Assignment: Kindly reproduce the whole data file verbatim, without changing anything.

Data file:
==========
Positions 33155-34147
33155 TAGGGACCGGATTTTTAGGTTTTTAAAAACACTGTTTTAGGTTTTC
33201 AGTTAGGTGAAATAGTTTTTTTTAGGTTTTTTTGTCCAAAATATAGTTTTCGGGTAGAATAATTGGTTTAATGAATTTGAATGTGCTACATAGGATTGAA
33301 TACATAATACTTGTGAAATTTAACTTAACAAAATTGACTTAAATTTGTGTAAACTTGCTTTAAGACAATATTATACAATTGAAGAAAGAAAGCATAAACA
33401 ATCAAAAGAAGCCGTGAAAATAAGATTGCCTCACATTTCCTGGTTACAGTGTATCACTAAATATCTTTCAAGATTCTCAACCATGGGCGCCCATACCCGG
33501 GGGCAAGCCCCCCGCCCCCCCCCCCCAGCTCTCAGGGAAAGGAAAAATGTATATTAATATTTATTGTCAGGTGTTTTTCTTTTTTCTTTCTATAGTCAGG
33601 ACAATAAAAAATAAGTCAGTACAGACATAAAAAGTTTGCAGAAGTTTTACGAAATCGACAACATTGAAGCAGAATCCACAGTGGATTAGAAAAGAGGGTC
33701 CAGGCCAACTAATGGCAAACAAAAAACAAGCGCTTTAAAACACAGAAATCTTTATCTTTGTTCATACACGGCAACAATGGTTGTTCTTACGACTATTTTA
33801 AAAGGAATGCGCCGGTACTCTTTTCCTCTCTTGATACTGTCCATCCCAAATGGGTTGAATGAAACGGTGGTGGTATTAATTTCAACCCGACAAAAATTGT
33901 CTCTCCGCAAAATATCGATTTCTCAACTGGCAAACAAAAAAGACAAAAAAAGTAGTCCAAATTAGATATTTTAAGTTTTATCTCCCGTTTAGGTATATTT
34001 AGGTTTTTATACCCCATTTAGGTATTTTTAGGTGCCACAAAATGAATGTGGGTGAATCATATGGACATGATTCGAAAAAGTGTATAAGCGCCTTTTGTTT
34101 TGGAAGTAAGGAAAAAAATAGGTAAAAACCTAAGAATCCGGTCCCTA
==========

Positions 33155-34147
33155 TAGGGACCGGATTTTTAGGTTTTTAAAAACACTGTTTTAGGTTTTC
33201 AGTTAGGTGAAATAGTTTTTTTTAGGTTTTTTTGTCCAAAATATAGTTTTCGGGTAGAATAATTGGTTTAATGAATTTGAATGTGCTACATAGGATTGAA
33301 TACATAATACTTGTGAAATTTAACTTAACAAAATTGACTTAAATTTGTGTAAACTTGCTTTAAGACAATATTATACAATTGAAGAAAGAAAGCATAAACA
33401 ATCAAAAGAAGCCGTGAAAATAAGATTGCCTCACATTTCCTGGTTACAGTGTATCACTAAATATCTTTCAAGATTCTCAACCATGGGCGCCCATACCCGG
33501 GGGCAAGCCCCCCGCCCCCCCCCCCCAGCTCTCAGGGAAAGGAAAAATGTATATTAATATTTATTGTCAGGTGTTTTTCTTTTTTCTTTCTATAGTCAGG
33601 ACAATAAAAAATAAGTCAGTACAGACATAAAAAGTTTGCAGAAGTTTTACGAAATCGACAACATTGAAGCAGAATCCACAGTGGATTAGAAAAGAGGGTC
33701 CAGGCCAACTAATGGCAAACAAAAAACAAGCGCTTTAAAACACAGAAATCTTTATCTTTGTTCATACACGGCAACAATGGTTGTTCTTACGACTATTTTA
33801 AAAGGAATGCGCCGGTACTCTTTTCCTCTCTTGATACTGTCCATCCCAAATGGGTTGAATGAAACGGTGGTGGTATTAATTTCAACCCGACAAAAATTGT
33901 CTCTCCGCAAAATATCGATTTCTCAACTGGCAAACAAAAAAGACAAAAAAAGTAGTCCAAATTAGATATTTTAAGTTTTATCTCCCGTTTAGGTATATTT
34001 AGGTTTTTATACCCCATTTAGGTATTTTTAGGTGCCACAAAATGAATGTGGGTGAATCATATGGACATGATTCGAAAAAGTGTATAAGCGCCTTTTGTTT
34101 TGGAAGTAAGGAAAAAAATAGGTAAAAACCTAAGAATCCGGTCCCTA